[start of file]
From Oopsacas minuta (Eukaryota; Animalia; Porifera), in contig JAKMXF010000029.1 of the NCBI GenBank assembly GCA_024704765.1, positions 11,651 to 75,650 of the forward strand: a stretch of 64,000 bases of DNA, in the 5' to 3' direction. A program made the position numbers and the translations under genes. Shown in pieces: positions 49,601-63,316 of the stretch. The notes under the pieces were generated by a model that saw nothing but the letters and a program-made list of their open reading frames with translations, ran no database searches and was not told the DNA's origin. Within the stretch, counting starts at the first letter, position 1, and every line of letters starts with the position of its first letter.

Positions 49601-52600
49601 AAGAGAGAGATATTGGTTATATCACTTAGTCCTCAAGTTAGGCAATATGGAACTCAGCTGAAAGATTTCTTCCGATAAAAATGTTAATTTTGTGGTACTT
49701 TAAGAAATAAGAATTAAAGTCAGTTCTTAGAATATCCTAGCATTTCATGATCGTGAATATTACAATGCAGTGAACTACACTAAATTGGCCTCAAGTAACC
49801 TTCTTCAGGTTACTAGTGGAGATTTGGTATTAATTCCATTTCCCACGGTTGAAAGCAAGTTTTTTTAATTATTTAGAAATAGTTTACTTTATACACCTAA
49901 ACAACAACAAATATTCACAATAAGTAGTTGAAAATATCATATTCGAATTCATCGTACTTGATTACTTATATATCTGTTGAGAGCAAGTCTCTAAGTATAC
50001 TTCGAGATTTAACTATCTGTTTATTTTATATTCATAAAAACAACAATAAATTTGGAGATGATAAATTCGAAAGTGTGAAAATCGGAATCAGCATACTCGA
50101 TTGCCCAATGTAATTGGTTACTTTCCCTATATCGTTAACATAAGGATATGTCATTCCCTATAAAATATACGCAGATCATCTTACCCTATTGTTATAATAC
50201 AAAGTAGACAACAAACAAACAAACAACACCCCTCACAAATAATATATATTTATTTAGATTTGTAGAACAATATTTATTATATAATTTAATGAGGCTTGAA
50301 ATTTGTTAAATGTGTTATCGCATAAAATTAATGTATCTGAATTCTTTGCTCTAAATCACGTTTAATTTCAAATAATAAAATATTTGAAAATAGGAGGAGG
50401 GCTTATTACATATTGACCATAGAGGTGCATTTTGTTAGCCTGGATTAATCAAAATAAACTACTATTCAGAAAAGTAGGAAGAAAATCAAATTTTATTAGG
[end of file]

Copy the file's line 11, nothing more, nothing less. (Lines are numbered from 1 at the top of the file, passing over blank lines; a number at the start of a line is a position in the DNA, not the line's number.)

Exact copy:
50401 GCTTATTACATATTGACCATAGAGGTGCATTTTGTTAGCCTGGATTAATCAAAATAAACTACTATTCAGAAAAGTAGGAAGAAAATCAAATTTTATTAGG